Henie Onstad Sanatorium
Installation shot: Attilio Maranzano
For the summer’s major exhibition event, the Henie Onstad Kunstsenter will change its name to Henie Onstad Sanatorium, while characteristic installations will transform the building’s architecture.
To support the central idea behind Höller's exhibition, the Henie Onstad Kunstsenter will change its name to Henie Onstad Sanatorium during the exhibition period. In addition to the temporary name change, the building’s architecture will also be reworked through a series of experimental installations, presenting visitors with a unique set of experiences.
A slide curves from the outside and into the building, while distinctive sculptures invite you to float, move through complete darkness, and fly. The exhibition also includes two robotically-engineered beds, which offer visitors a unique opportunity to spend the night in the exhibition itself.
Re-experience the sanatorium
In the late 1800s and early 1900s there were several sanatoriums in the vicinity of Høvikodden. Built to cure various diseases, sanatoriums were often situated in beautiful scenery, close to the forest and the sea, where the air was healthy. While some were designed to cure tuberculosis, other, older sanatoriums were intended to provide recreation and relaxation, more in line with what we might associate today with a spa visit.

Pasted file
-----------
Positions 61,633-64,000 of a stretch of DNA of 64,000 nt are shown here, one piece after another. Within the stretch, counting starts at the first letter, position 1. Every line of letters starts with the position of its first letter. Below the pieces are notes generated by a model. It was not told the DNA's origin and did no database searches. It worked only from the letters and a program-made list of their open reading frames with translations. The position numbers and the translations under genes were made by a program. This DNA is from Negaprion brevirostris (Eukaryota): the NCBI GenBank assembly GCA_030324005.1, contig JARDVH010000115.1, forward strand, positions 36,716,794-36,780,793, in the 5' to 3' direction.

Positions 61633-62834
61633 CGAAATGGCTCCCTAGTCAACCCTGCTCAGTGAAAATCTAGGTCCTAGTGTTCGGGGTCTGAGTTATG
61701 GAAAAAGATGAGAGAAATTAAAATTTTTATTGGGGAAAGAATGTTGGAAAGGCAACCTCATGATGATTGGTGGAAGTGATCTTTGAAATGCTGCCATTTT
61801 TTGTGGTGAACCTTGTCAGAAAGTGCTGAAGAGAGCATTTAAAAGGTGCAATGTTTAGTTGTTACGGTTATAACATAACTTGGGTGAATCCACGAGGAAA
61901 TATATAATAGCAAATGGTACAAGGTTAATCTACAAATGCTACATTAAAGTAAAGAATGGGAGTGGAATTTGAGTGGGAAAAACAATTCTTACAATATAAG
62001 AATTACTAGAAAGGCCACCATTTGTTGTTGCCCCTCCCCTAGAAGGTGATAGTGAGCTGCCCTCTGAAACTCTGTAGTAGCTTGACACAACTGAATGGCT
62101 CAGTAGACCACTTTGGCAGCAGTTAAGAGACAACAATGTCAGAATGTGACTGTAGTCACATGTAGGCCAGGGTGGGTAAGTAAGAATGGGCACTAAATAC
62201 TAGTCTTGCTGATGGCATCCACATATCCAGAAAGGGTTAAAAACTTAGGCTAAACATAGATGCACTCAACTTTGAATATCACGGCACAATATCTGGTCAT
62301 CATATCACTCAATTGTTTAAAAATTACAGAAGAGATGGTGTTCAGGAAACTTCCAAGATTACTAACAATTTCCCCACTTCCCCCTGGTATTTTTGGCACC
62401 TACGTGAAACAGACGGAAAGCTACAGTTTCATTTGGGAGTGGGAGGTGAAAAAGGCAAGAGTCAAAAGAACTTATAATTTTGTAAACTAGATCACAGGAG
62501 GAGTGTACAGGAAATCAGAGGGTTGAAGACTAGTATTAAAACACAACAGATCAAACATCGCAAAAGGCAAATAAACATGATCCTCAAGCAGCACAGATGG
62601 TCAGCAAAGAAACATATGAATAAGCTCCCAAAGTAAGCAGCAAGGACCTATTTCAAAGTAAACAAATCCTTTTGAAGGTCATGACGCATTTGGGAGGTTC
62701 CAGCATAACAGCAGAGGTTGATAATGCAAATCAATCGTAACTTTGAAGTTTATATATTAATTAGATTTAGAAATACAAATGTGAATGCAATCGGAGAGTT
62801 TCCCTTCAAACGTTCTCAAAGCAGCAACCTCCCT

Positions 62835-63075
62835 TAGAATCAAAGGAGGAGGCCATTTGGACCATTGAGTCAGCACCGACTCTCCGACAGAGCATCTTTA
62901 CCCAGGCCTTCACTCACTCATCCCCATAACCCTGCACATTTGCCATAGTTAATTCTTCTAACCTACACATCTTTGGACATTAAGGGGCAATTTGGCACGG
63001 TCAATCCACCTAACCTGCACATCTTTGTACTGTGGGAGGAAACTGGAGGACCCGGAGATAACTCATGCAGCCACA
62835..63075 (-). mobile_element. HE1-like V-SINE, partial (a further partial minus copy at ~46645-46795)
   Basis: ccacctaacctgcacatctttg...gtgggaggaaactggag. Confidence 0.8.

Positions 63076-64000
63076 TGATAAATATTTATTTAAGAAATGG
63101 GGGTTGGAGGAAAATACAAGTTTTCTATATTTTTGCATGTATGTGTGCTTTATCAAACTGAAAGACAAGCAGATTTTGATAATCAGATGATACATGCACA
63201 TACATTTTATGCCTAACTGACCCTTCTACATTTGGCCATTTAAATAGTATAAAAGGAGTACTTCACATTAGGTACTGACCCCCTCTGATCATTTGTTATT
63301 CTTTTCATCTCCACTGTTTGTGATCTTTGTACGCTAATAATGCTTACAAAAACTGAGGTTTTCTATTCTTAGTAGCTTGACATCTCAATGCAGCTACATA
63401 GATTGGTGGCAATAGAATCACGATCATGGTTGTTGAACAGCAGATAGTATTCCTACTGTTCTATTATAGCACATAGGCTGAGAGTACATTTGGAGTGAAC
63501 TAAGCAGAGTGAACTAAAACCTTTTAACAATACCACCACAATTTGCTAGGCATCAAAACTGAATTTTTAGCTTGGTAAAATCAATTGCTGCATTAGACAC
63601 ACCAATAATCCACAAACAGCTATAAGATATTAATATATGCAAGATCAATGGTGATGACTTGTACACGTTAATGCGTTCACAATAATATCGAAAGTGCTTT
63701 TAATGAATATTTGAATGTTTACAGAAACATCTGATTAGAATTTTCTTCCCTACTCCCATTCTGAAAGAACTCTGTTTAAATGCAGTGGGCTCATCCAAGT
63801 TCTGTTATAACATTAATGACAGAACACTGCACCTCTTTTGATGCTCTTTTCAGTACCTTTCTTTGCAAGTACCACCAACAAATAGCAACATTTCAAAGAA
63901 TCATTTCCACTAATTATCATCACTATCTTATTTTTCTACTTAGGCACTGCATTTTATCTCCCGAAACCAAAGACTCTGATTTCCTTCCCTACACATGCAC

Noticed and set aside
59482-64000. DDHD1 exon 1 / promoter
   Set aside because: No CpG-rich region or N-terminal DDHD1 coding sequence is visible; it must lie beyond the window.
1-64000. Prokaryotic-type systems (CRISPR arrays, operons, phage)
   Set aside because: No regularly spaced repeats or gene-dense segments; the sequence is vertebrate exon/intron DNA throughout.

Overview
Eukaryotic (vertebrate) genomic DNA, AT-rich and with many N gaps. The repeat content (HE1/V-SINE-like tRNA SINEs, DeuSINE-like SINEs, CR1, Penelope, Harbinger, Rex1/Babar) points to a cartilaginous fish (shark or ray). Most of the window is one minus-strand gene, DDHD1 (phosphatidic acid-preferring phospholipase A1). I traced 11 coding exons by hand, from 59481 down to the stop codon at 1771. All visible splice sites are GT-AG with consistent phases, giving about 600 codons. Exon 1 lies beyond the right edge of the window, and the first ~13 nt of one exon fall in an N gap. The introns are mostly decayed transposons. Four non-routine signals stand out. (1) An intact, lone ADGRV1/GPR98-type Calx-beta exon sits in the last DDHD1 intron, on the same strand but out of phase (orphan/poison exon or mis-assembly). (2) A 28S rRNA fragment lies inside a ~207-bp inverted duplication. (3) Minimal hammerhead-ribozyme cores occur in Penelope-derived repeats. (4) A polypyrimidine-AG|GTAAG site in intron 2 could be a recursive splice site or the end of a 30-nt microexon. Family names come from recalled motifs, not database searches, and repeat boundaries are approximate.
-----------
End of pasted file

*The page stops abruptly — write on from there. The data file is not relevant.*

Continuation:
Along the lines of these ideas, and based on the Henie Onstad's unique location, Höller got the idea for the exhibition's title and concept the first time he visited Høvikodden.
Carsten Höller is inspired by research and experiments from the history of science, and uses these techniques to create tools, architecture and installations, aiming to present audiences with unique physical and psychological experiences.
Höller's art can be seen as a set of proposals for radically different ways of living and of being in the world, as expressed in his characteristic architectural alterations, moving beds, walls of flashing lights, or his famous slide installations.